T Cell-Depleted Partial Matched Unrelated Donor Transplant for Advanced Myeloid Malignancy: KIR Ligand Mismatch and Outcome

Daniel Weisdorf, Sarah Cooley, Steven Devine, Todd A. Fehniger, John DiPersio, Claudio Anasetti, Edmund K. Waller, David Porter, Sherif Farag, William Drobyski, Todd Defor, Michael Haagenson, Julie Curtsinger, Jeffrey Miller

Research output: Contribution to journalArticle

20 Scopus citations

Abstract

To evaluate the applicability of high-dose conditioning, CD34 selection, and enhanced natural killer (NK) cell alloreactivity reported as promising after haploidentical transplantation, we tested the same strategy for patients with advanced/high-risk myeloid leukemia lacking either related or well-matched unrelated donors (URD). In a prospective multicenter clinical trial using pretransplantation conditioning of thiotepa (5 mg/kg/day × 2), fludarabine (40 mg/mg/M2/day × 5), and total body radiation (800 cGy) plus thymoglobulin (2.5 mg/kg/day × 2), as well as a CD34 selected filgrastim stimulated peripheral blood graft from a partial matched URD, we treated 24 patients. The patients (median age 40 [range: 22-61]) were mismatched at 1-3 of 10 HLA loci with their donors; all were mismatched at HLA-C. Thirty-seven percent were ethnic or racial minorities. Twenty-one of 24 engrafted promptly with 1 primary graft failure and 2 early deaths. The cumulative incidence of grade II-IV acute graft-versus-host disease (aGVHD) (34%, 95% confidence interval [CI], 14-54%), chronic GVHD (20%, 95% CI, 2%-38%), and relapse (26%, 95% CI, 8%-84%) were unaffected by KIR ligand donor:recipient mismatch (n = 5) versus KIR ligand match (n = 19). Only 3 (12%) had grade III-IV GVHD. Nonrelapse occurred in 17% (95% CI, 30%-31%) by 100 days and in 35% (95% CI, 15%-55%) by 1 year. Two-year survival and leukemia-free survival were each 40% (95% CI, 21%-59%) and was similar in KIR ligand matched or mismatched patients. Infections, mostly in the first 2 months, were frequent, and were the cause of death in 5 patients (35% of deaths). T cell recovery and NK cell proliferation and functional maturation were not altered by KIR ligand match or mismatch status. For these high-risk patients, this high intensity regimen and T depleted approach yielded satisfactory outcomes, but logistical difficulties in arranging URD grafts for patients with high-risk, unstable leukemia limited accrual. Improvements in peritransplantation disease control and additional measures to augment the allogeneic graft-versus-leukemia effect are still required.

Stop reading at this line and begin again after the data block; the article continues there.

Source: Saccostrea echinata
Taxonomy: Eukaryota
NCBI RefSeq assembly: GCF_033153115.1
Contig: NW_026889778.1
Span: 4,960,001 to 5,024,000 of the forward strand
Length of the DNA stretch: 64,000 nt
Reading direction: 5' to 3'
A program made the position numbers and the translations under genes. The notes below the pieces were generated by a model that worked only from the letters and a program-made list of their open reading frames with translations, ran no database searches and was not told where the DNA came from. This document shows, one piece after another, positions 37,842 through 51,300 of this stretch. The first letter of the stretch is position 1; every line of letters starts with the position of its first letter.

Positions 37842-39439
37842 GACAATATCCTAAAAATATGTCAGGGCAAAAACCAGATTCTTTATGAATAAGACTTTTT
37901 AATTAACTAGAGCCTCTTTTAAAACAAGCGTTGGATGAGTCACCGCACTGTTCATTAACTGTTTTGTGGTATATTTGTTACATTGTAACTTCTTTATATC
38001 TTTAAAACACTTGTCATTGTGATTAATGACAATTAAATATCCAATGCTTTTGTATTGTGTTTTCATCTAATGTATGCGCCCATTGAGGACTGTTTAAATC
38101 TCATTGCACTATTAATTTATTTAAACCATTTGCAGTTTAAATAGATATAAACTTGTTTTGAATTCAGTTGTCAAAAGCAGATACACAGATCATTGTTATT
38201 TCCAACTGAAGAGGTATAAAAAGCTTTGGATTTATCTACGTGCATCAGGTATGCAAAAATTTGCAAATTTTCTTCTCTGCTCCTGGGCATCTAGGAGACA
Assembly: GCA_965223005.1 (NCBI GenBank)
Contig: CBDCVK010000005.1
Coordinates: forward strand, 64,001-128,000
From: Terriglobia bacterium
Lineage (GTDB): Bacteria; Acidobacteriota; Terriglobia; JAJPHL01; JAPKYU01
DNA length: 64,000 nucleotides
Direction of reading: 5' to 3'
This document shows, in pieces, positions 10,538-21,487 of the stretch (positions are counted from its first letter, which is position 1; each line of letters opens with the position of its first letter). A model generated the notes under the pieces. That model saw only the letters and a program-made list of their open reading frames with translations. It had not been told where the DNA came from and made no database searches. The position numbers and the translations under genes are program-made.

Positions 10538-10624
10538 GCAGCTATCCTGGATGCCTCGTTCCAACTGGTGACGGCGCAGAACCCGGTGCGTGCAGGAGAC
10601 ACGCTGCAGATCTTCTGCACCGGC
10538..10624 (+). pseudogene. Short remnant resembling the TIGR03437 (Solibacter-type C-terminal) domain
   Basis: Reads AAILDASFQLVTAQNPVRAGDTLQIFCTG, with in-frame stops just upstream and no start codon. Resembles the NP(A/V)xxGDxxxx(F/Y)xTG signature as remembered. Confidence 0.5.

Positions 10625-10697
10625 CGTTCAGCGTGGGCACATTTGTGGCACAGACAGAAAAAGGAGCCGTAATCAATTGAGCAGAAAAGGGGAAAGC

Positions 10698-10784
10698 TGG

Original languageEnglish (US)
Pages (from-to)937-943
Number of pages7
JournalBiology of Blood and Marrow Transplantation
Volume18
Issue number6
DOIs
StatePublished - Jun 1 2012

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Keywords

  • Leukemia
  • Mismatch
  • Transplantation
  • Unrelated donor

ASJC Scopus subject areas

  • Transplantation
  • Hematology

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